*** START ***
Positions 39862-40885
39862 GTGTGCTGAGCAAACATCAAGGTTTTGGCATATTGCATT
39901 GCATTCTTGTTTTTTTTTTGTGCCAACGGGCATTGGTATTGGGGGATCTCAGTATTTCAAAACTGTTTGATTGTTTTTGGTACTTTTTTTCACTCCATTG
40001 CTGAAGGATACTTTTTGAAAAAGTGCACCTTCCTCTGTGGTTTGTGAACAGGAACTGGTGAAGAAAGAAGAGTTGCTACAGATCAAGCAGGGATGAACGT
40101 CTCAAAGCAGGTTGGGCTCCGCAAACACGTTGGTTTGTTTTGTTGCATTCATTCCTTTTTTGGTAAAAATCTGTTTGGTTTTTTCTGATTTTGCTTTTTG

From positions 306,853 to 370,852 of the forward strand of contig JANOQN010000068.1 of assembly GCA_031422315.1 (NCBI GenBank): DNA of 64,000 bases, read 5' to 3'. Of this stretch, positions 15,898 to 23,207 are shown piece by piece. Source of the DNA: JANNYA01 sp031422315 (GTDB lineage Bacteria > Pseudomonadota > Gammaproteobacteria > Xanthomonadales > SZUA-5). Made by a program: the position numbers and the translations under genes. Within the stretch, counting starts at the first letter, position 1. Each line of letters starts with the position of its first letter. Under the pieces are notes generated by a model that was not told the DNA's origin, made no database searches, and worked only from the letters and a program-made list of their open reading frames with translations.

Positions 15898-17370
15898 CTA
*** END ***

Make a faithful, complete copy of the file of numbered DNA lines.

Positions 39862-40885
39862 GTGTGCTGAGCAAACATCAAGGTTTTGGCATATTGCATT
39901 GCATTCTTGTTTTTTTTTTGTGCCAACGGGCATTGGTATTGGGGGATCTCAGTATTTCAAAACTGTTTGATTGTTTTTGGTACTTTTTTTCACTCCATTG
40001 CTGAAGGATACTTTTTGAAAAAGTGCACCTTCCTCTGTGGTTTGTGAACAGGAACTGGTGAAGAAAGAAGAGTTGCTACAGATCAAGCAGGGATGAACGT
40101 CTCAAAGCAGGTTGGGCTCCGCAAACACGTTGGTTTGTTTTGTTGCATTCATTCCTTTTTTGGTAAAAATCTGTTTGGTTTTTTCTGATTTTGCTTTTTG

From positions 306,853 to 370,852 of the forward strand of contig JANOQN010000068.1 of assembly GCA_031422315.1 (NCBI GenBank): DNA of 64,000 bases, read 5' to 3'. Of this stretch, positions 15,898 to 23,207 are shown piece by piece. Source of the DNA: JANNYA01 sp031422315 (GTDB lineage Bacteria > Pseudomonadota > Gammaproteobacteria > Xanthomonadales > SZUA-5). Made by a program: the position numbers and the translations under genes. Within the stretch, counting starts at the first letter, position 1. Each line of letters starts with the position of its first letter. Under the pieces are notes generated by a model that was not told the DNA's origin, made no database searches, and worked only from the letters and a program-made list of their open reading frames with translations.

Positions 15898-17370
15898 CTA